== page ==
Mentoring is a lost art. It’s a critical and biblical part of creating mature believers and it represents the kind of genuine community that millennials are hungry for—but it’s not happening in any systematic way in most churches. You can’t just expect it to happen naturally, but you can’t exactly force it, either.
We’ve developed this step-by-step process for creating a mentorship program that works for your church. Once you put these steps into practice, you’ll be ready to start creating a system that works in your church.
1. Define your mentorship goals
When you use the term “mentoring,” do you know exactly what you mean? Does it jive with the rest of your leadership team’s view of what mentors do? Defining loaded terms is an important part of creating any kind of a program. This includes:
- Knowing what results you want to see from mentorship
- Having a clear understanding of how many people you’d like taking part in a mentorship program
- Defining what successful mentoring looks like
- Clarifying how mentoring fits into your discipleship program
2. Define the mentor’s role
Now that you have an idea how you’d define success in a mentoring program, you can think about the people who will be doing the mentoring. Here are some questions you’ll need to ask:
- How will the mentor facilitate the mentor/mentee relationship? Will there be a set curriculum or will the relationship be free-form? No matter what you decide, the less material the mentor is responsible for creating, the more mentors you’ll be able to recruit—and the greater your chances of success.
- How often will mentors meet with mentees?
- How long of a commitment do you expect from mentors? Knowing exactly what you’re expecting mentors to commit to is key. You never want them to feel like their involvement was a bait and switch.
3. Define the mentor’s qualifications
For mentoring to work, the mentor has to be more mature than the mentee. So it’s important to develop an expected criteria for mentors. If you’re looking for a place to start, try 1 Timothy 3 and Titus 1.
4. Define the process of finding mentors
As you can see, so much of a good mentoring program hinges upon the quality of your mentors. Once you’ve defined their role and qualifications, you need to know how they get involved in the program. Here are some of the important questions you need to answer in this step:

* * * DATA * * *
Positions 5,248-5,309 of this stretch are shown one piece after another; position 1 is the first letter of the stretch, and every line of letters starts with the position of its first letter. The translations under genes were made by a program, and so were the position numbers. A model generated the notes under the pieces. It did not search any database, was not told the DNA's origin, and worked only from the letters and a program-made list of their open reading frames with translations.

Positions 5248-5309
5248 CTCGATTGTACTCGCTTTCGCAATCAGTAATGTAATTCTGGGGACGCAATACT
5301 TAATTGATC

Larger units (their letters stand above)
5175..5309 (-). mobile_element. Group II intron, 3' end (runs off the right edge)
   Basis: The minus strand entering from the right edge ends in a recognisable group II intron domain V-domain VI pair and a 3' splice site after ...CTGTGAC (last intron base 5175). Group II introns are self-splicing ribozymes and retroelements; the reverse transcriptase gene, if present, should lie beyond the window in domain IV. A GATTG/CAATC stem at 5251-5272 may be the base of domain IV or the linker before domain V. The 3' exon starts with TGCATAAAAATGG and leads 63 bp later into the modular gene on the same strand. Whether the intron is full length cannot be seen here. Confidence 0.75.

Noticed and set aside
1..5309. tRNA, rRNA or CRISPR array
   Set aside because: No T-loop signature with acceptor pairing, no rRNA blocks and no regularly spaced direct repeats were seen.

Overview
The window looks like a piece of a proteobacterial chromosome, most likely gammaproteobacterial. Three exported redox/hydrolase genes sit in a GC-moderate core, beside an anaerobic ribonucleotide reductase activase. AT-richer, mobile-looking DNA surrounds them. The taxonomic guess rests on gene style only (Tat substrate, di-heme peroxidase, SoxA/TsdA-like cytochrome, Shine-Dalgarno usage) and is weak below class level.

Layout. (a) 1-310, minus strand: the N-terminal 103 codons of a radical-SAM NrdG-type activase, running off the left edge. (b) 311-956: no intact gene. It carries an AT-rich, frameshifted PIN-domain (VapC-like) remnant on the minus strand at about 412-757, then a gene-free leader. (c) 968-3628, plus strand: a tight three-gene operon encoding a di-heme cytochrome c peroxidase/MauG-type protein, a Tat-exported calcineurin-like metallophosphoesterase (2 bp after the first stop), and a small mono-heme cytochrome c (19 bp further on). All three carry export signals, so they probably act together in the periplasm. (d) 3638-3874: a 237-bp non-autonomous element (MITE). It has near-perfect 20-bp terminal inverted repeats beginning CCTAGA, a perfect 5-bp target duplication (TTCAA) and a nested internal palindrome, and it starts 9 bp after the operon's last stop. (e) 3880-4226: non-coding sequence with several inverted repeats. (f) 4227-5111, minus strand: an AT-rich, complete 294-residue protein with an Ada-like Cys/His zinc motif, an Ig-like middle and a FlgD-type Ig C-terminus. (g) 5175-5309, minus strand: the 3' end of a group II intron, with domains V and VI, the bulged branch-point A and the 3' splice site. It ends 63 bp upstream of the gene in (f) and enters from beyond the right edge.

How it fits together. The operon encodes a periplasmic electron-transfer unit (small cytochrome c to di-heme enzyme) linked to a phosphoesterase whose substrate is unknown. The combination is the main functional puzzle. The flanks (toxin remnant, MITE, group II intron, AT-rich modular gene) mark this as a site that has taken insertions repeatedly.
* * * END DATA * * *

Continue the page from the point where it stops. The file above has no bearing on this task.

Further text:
- Are mentors recruited? If so, by whom?
- Do they volunteer?
- Are mentees expected to become mentors?
5. Define the process for finding mentees
Lastly, you’ll want to think through the process for getting the “disciples” into the mentorship program. You’ve already thought through this process a little in the first step when you defined how many people you’d like to take part in this program and how it fits into your discipleship vision. The more mentees you want involved, the larger the on-ramp needs to be.
- Do you expect all church members to be involved in the process at one level or another? Does this need to be communicated in membership classes?
- Are members recruited, do they volunteer, or are they chosen?
- What kind of commitment is expected of new people in the program?
6. Define your starting date
If you don’t have an intended start date, there isn’t a lot of urgency to answer many of these questions. Having a date is a catalyst for getting the whole process moving.
Mentoring is about relationships
We have a lot of teaching and curriculum in the church, but we’re hurting for real transformational relationships. Mentoring provides deep relationships, real opportunities to grow, and the kind of connection that millennials are looking for.
If you’re searching for more ways you can create a world-changing vision that will appeal to the millennial generation, download a free copy of our book How to Engage Millennials.